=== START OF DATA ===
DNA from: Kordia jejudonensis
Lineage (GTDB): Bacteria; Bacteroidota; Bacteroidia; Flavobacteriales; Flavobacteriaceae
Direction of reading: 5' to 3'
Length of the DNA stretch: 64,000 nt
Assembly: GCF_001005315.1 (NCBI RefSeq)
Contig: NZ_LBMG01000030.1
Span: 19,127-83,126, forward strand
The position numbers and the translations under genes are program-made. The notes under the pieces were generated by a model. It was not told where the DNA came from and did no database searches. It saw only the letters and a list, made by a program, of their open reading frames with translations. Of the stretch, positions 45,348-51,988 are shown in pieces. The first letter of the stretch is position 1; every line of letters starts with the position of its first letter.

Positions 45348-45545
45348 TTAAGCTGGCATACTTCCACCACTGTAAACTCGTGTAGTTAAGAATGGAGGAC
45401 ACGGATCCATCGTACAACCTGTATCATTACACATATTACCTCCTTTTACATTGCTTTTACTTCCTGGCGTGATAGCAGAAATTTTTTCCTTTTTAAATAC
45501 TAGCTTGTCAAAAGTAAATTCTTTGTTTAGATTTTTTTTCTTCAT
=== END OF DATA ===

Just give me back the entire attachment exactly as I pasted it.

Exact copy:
DNA from: Kordia jejudonensis
Lineage (GTDB): Bacteria; Bacteroidota; Bacteroidia; Flavobacteriales; Flavobacteriaceae
Direction of reading: 5' to 3'
Length of the DNA stretch: 64,000 nt
Assembly: GCF_001005315.1 (NCBI RefSeq)
Contig: NZ_LBMG01000030.1
Span: 19,127-83,126, forward strand
The position numbers and the translations under genes are program-made. The notes under the pieces were generated by a model. It was not told where the DNA came from and did no database searches. It saw only the letters and a list, made by a program, of their open reading frames with translations. Of the stretch, positions 45,348-51,988 are shown in pieces. The first letter of the stretch is position 1; every line of letters starts with the position of its first letter.

Positions 45348-45545
45348 TTAAGCTGGCATACTTCCACCACTGTAAACTCGTGTAGTTAAGAATGGAGGAC
45401 ACGGATCCATCGTACAACCTGTATCATTACACATATTACCTCCTTTTACATTGCTTTTACTTCCTGGCGTGATAGCAGAAATTTTTTCCTTTTTAAATAC
45501 TAGCTTGTCAAAAGTAAATTCTTTGTTTAGATTTTTTTTCTTCAT